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A Recipe for Career Success

Kim Gattuso and Heather Karns

Kim Gattuso and Heather Karns

Building a law school’s professional development office from scratch is akin to making a complicated dessert. Both require several individual components combined in specific ratios to produce the desired result. Adding Wilmington University School of Law’s student-centered approach to the mix is the proverbial cherry on top. Crafting a robust career services office with a focus on student success involves balancing a variety of components, including supporting and advancing students’ career goals, connecting students with members of the bench and bar, preparing students for the job application process, aiding students in building a network, and immersing students in experiential learning opportunities. Finding the right balance of these elements creates a recipe for career success. 

Student Career Goals 

Desserts come in all shapes and sizes. Some prefer a sweet dessert, while others prefer savory. There are simple desserts and very decadent. Just as there are many variations to satisfy, the variety in career goals is equally diverse. Each student enters law school with a unique background and life experience, and each has plans to obtain a Juris Doctor and (likely) take a bar exam. Some students come to law school with career aspirations that are well-defined, such as working as a solo practitioner with a general practice in a smaller town, working in a large law firm on government contracts or bankruptcy, representing the underserved through Legal Aid, or serving the community through government service, just to name a few. Alternatively, other members of our inaugural class may have goals that are not yet fully formed. Each student’s journey during and after law school is unique. WilmU Law helps each student evaluate career options by exposing them to various career paths available with a law degree, assisting students in charting a course toward personal career goals while helping them learn about themselves, and educating students on the esteemed role and responsibility lawyers hold in our communities. Although charting a career path can be daunting, by providing an outline, action steps, and support, we hope to facilitate a positive and manageable experience.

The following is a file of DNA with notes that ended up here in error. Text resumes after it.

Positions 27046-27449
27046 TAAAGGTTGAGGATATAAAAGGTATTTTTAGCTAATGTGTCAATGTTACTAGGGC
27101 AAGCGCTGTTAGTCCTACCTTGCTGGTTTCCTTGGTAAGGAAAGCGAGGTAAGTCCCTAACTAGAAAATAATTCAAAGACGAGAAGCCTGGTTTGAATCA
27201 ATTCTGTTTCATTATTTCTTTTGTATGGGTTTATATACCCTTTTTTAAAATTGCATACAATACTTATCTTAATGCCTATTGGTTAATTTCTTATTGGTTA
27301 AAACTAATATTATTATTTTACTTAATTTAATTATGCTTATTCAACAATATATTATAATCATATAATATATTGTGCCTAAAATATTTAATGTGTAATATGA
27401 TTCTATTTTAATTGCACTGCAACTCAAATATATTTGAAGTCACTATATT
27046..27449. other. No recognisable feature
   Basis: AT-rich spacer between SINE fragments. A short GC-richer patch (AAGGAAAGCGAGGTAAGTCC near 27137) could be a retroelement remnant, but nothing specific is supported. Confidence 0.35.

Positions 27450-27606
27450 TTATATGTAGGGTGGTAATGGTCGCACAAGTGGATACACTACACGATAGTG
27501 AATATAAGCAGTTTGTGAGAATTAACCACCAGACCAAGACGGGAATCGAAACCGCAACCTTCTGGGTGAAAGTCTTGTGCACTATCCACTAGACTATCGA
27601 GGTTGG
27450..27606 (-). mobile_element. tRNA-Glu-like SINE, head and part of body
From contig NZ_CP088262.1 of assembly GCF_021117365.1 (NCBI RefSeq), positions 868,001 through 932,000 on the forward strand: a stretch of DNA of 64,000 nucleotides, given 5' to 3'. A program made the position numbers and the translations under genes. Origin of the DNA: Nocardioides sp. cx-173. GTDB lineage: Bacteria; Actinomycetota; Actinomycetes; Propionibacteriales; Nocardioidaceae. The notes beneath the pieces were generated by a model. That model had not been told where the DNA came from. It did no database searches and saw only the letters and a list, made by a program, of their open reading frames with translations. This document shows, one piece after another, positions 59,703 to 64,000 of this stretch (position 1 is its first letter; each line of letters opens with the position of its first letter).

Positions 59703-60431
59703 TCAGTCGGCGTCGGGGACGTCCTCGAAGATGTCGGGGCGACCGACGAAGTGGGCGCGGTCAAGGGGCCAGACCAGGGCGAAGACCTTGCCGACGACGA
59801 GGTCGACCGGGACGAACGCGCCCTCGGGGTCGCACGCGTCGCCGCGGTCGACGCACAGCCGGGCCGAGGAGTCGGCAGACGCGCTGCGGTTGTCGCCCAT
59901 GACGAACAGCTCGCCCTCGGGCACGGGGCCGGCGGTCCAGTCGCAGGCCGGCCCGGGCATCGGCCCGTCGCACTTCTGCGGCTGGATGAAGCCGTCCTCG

Job Application Process